Extension of registration
Originally, the authority could permit the extension of a project under conditions prescribed in the regulations by RERA. The amendment now specifically provides for extension on grounds of ‘regulatory delay’ in the act itself, which are not attributable to the builder. This is over and above the conditions prescribed in the regulations.
This is a necessary and practical carve out so that the builder will not be unnecessarily blamed for regulatory delays on approvals and permissions. Even if these express exclusions are not eventually allowed under the law, the authority will have the discretion to provide them under the regulations.
In 2012-13, the Committee on Streamlining Approval Procedures for Real Estate Projects had recommended establishing a single window clearance system for approvals to fast track the process. It may be worth having another look at it.
Alternation of structure and rectification of defects
Once submitted to the authority, the alteration of the structure was prohibited. Moreover, a builder was required to rectify any structural defects without charge to buyer, if such defect was discovered within two years from handing over possession. The Committee had recommended increasing this time period to five years but this has not been adopted.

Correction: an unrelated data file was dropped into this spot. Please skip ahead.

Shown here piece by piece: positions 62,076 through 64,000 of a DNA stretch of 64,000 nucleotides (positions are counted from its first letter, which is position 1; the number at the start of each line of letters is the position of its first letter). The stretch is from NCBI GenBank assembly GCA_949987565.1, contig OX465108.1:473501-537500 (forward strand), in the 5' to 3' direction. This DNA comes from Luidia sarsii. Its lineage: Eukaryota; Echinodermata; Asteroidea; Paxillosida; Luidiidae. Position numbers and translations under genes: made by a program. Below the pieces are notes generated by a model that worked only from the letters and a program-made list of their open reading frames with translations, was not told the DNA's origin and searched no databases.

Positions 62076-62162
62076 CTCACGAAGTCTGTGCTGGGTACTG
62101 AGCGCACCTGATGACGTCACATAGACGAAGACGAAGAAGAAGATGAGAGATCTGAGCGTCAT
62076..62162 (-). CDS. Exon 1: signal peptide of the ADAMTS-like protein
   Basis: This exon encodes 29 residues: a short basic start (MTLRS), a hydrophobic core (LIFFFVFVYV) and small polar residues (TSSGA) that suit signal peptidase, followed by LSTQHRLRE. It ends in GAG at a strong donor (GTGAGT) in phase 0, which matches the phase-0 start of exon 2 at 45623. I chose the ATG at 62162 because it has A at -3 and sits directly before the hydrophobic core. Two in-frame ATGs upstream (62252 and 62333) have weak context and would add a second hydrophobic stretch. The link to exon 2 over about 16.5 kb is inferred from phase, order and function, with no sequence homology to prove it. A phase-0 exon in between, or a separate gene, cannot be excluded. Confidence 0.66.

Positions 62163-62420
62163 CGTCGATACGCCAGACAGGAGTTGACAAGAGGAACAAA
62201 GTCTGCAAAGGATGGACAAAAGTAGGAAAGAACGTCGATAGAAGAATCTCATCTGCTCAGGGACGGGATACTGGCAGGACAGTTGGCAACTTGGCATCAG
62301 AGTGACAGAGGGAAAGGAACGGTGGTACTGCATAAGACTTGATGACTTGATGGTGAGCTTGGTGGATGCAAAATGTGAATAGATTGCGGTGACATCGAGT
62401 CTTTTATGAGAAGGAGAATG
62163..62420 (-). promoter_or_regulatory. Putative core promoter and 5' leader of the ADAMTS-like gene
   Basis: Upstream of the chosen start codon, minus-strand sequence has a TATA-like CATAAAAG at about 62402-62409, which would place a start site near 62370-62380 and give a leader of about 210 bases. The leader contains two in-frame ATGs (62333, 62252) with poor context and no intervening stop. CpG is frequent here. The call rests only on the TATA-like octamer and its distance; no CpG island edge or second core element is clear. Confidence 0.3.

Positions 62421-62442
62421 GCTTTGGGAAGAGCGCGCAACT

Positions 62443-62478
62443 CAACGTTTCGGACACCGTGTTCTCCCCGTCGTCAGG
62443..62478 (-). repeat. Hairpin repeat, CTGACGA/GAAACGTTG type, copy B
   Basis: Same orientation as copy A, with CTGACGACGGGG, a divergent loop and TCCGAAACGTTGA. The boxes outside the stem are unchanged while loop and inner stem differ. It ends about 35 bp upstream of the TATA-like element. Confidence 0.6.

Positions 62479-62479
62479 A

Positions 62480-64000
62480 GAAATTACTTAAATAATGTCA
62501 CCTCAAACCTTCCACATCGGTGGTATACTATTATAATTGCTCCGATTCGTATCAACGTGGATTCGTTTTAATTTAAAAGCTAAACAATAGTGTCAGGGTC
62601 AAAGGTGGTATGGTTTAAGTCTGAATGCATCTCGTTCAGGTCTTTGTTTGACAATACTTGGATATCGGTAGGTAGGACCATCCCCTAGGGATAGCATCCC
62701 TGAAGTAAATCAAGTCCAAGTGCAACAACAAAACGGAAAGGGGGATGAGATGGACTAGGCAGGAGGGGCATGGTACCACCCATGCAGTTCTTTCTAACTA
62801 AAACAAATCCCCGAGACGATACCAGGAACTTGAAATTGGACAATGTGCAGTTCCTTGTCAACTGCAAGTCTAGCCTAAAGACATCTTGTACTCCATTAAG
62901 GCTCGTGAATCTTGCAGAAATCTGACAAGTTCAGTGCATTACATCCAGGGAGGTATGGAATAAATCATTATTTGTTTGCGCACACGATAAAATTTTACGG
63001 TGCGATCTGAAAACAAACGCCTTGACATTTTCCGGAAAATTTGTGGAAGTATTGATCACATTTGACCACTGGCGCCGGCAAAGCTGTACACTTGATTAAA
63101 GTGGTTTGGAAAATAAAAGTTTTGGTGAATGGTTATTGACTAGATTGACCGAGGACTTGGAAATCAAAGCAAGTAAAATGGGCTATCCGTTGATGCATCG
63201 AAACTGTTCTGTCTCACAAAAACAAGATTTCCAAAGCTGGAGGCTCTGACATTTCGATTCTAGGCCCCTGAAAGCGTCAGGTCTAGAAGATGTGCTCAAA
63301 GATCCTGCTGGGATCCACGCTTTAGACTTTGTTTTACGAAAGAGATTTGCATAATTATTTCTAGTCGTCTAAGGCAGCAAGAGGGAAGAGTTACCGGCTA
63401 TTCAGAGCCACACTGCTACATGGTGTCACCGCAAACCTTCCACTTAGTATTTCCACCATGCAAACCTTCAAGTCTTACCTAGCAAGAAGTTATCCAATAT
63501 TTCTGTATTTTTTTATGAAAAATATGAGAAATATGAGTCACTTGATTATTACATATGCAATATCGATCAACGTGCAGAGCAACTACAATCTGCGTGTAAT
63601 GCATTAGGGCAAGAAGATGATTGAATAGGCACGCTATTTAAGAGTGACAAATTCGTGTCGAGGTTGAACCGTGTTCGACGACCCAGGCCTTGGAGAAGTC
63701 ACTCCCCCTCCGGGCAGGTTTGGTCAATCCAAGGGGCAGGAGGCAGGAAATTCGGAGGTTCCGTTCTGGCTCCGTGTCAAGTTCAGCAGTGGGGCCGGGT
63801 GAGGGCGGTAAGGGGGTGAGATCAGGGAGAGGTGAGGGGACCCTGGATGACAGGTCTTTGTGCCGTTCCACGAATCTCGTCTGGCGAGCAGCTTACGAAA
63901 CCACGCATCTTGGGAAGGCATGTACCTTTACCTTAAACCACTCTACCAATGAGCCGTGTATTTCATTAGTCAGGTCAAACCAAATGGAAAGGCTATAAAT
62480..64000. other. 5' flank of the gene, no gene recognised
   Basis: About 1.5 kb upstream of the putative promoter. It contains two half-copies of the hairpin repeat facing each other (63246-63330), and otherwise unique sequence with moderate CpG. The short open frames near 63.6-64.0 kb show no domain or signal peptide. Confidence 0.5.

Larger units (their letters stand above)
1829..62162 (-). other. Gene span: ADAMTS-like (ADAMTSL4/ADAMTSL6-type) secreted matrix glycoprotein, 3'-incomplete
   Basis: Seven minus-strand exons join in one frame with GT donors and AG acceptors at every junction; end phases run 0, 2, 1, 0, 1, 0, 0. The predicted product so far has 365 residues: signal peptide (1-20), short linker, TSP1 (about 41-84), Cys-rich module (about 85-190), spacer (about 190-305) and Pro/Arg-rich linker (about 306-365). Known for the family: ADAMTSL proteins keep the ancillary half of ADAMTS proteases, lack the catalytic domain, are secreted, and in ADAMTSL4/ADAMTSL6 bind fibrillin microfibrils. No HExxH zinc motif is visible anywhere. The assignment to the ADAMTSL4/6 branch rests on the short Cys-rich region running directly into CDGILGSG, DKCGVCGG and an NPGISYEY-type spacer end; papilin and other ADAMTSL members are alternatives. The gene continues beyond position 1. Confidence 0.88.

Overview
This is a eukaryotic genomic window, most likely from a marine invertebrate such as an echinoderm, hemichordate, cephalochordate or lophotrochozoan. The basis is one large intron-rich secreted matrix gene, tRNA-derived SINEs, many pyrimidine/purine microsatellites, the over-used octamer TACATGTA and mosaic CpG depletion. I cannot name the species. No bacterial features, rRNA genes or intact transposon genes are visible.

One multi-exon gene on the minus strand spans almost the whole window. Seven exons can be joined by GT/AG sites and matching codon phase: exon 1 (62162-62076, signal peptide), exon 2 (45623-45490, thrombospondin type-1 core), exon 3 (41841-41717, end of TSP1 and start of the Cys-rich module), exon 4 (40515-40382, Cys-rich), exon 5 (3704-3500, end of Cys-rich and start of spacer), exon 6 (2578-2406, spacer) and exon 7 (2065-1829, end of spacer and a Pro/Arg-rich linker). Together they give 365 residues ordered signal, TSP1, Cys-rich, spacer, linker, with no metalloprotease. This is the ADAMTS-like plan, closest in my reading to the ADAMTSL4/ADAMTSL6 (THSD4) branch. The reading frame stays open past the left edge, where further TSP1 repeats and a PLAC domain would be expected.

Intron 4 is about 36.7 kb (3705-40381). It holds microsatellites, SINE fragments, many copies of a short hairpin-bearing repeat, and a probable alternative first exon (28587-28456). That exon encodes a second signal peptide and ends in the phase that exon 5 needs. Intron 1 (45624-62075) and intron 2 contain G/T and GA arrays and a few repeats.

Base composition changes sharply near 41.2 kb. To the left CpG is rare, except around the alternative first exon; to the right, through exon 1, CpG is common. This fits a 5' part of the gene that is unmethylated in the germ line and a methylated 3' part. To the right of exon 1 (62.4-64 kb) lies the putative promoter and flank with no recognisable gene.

The amendment now permits minor alterations to the structure as required by the buyer or as recommended and verified by an authorised architect or engineer. The fact that minor alterations cannot be effected without the consent of the buyer or proper verification by authorised experts is sufficient safeguard for the buyers.
Any other alteration to the proposed structure would require the consent of a 2/3rd majority of the buyers. While this appears to be fair, Mr. Sharma points out that the well-intentioned deletion of a provision requiring the builder to provide, on the website of the authority, a quarterly list of the details of apartment or plots booked, will make it hard to ascertain the majority of buyers.
Further, builders now will need to not only cure structural defects but also defects in workmanship, quality or provision of services, and other obligations of the builder.
The Bill originally disbarred a chairperson or a member of RERA from accepting any employment with any person or organisation connected with any work regulated under the bill after retirement. By placing a bar for only two years after retirement, the amendment opens the door for bias.
Thus the Bill, barring a few contentious provisions, appears to be a welcome move to bring in accountability and transparency in the real estate sector. The RERA will have wide powers to regulate projects and penalise defaulters and the timely completion of projects will provide much-needed respite.
(Vera Shrivastav is an Associate at the LegaLogic law firm and is a part time researcher and writer.)